Pull Focus: Yoav Shamir
by Kafi Kareem and Lauren Donia
Tel-Aviv based documentarian Yoav Shamir is an accomplished award-winning director, producer and cinematographer in film and television. His work reflects his passion to probe and uncover difficult and polarizing subject matter through an observational lens, delivering penetrating and ethically challenging interviews with an accessible charm. “Even the most complicated sorts of theories can be accessible to everybody, There’s nothing that everybody can’t understand,” he says.
Shamir graduated from Tel-AvivUniversity with a Bachelor of Arts in history and philosophy, and a Masters in Fine Arts in Film. His work has been screened an international film festivals and broadcasted on internationally recognized channels, including BBC, the Sundance Channel, ITVS and Canal+. His latest film, “Defamation” (2009), explores perspectives on anti-semitism. Yoav joined the Center on March 31, 2011 as part of our Visiting Filmmaker series. We sat down with him to get an inside look on how he approaches his craft.
What makes you decide that a story is worth telling?
Yoav: Sometimes a producer will come up to me with an idea, and I’ll decide whether it’s interesting and take it or not take it based on that. But where I live is a place full of events and full of interesting things so it’s an advantage that I’m not living in a boring place. I think there are certain qualities when you make a film about things that you know personally. You get more layers and more depth in what you’re doing than if you were to make a film about another country you know nothing about.
There are also nice things about that [making films about unfamiliar countries], and I’ve done that too. I shot my first film in Cuba. I’m a curious person. I’m curious about a lot of things. So when you give me a subject, even if it’s broad at the beginning, I find an angle that is interesting to me and then I thinking about whether it’s possible to decode it in a cinematic way; to make it into a good story that will look good on screen as well. And if all of these things happen then there’s a good chance that I’ll enjoy the filmmaking and eventually it’s going to be a good film.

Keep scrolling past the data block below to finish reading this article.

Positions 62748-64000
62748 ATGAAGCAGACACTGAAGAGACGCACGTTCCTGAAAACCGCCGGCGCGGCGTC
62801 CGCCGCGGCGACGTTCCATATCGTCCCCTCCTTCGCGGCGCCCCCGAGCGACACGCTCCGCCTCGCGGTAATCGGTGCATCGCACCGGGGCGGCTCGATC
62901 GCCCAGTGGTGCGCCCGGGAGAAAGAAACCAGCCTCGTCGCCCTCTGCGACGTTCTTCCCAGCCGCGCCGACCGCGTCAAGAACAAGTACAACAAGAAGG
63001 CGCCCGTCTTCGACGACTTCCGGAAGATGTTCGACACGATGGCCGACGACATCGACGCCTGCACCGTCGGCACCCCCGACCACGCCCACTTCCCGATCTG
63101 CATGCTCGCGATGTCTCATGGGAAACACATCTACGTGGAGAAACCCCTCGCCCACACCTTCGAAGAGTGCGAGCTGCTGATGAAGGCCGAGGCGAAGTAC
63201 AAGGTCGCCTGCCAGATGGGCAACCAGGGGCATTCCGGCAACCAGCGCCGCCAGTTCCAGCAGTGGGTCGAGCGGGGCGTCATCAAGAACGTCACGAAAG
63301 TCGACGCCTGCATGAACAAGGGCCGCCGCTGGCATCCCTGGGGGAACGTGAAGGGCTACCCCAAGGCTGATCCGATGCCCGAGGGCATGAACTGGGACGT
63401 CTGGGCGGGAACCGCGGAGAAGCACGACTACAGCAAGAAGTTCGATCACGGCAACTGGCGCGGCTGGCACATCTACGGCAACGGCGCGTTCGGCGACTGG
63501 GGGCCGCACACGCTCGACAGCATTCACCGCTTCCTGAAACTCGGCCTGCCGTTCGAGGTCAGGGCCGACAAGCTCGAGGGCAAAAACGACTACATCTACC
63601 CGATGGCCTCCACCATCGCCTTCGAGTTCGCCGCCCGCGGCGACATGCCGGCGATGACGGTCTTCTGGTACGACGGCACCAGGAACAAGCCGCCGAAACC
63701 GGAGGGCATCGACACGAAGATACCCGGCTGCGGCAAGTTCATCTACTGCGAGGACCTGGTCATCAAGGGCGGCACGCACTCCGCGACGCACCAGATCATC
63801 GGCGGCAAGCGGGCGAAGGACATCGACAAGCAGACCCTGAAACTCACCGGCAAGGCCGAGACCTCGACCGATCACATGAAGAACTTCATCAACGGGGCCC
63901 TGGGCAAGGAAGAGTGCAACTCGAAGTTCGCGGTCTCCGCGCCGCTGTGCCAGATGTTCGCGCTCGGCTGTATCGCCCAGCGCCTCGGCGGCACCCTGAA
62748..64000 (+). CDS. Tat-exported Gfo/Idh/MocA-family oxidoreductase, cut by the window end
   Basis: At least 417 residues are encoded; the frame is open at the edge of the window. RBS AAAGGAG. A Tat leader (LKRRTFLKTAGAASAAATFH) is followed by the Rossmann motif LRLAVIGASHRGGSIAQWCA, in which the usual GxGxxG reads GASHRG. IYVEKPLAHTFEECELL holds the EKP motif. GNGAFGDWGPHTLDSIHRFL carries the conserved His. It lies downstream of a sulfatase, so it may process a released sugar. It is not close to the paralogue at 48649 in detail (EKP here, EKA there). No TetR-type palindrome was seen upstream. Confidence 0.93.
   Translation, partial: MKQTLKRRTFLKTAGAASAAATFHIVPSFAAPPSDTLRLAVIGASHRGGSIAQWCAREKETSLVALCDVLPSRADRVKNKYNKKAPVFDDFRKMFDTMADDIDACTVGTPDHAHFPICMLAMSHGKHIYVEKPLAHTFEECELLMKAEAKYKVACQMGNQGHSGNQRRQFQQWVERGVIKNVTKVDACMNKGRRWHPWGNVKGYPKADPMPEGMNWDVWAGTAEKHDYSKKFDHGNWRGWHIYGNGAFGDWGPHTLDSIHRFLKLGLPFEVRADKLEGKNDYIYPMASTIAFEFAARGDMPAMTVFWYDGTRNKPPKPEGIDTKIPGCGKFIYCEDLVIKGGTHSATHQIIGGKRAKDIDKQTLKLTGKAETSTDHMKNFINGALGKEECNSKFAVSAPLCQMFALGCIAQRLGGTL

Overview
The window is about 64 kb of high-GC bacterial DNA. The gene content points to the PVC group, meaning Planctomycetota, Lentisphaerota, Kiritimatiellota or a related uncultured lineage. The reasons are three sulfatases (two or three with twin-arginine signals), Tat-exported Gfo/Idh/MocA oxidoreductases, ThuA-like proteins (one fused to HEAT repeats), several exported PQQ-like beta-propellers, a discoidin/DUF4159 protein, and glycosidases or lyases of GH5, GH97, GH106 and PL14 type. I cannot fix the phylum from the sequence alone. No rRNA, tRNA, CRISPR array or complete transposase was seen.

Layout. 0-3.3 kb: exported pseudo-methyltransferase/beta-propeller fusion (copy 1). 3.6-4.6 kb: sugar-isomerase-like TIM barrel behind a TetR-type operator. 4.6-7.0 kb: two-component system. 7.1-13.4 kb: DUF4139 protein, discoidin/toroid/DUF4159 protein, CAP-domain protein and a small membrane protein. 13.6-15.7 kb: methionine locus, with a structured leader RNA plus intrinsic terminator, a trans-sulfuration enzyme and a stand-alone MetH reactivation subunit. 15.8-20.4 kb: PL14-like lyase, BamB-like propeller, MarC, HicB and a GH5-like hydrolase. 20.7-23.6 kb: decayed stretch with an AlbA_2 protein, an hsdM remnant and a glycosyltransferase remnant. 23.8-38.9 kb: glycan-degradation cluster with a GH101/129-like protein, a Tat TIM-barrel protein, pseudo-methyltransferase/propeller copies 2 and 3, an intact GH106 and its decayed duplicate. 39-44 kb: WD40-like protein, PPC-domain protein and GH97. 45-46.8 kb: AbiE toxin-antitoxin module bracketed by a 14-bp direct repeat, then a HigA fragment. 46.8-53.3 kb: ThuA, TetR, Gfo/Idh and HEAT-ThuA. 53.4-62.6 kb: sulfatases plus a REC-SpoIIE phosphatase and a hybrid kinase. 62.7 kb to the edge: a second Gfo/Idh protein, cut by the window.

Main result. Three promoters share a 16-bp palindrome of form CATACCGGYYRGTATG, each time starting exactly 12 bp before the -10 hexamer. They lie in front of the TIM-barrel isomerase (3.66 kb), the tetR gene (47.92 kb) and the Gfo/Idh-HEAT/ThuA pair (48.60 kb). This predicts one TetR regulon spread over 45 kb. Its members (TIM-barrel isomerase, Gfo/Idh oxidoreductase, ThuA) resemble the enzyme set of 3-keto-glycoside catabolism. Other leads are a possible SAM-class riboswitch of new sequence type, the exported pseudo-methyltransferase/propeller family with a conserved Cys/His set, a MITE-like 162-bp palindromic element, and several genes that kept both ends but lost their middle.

You mentioned that you were drawn to cinéma vérité when you discovered the form in film school. What about vérité appeals to you?
Yoav: I think it’s great. Actually, if you think about it, fiction film is cinéma vérité because it’s just things happening, whether it’s conversation or action. The nice thing about it is that it’s happening in the present tense. So you’re not talking about what I’ve done yesterday or the year before or reenacting things. You’re just capturing them as they happen and there’s a certain quality to it that no other form of filmmaking has.
How do you determine your visual approach?
Yoav: It depends a lot on a the scene. With defamation I knew that there was very little to it cinematically to begin with. It’s not taking place in a beautiful area, it’s mostly happening in offices and places that are not visually stunning. The places that could leave an impact like the concentration camps I wanted to be careful not to overdo it. So I kept it very simple. The whole thinking was a personal dairy which I film that why I used the graphics like what you do in a scratch book — writing notes where I go. So this was driving me through the filming and the editing.
“Defamation” was a personal narrative. How did the research process for this film differ from your research for less personal projects? (Listen to an audio clip below.)
Yoav: I don’t like to research too much before I set out to do a film. Especially with “Defamation.” I wanted it to be an ongoing research — documented research. There are things I could have known before that might have helped and might have ruined it because when I discover something that I didn’t know about [on screen] there’s a certain authenticity to it. I take my time when I make films I shoot for many days and I look through different angles and aspects of the subject. So the research comes along in that way. I think eventually I know very well what the film is about.
“Defamation” includes scenes in which you challenge the perceptions of the people you were documenting. Was this a filmmaking strategy or would you have challenged these people even if you weren’t making the film?
Yoav: When I’m already filming I’m very focused on what I want to get out of a scene. I think it’s impossible to shoot something without knowing what you want. After a couple of days of shooting you get the atmosphere so there are some things that you can anticipate beforehand. So it’s sort of like making a checklist of themes that you want to cover. I went there with a camera, not for fun. But I think I would have told them [challenged people] even if the camera was not there.
Who was your target audience for “Defamation”?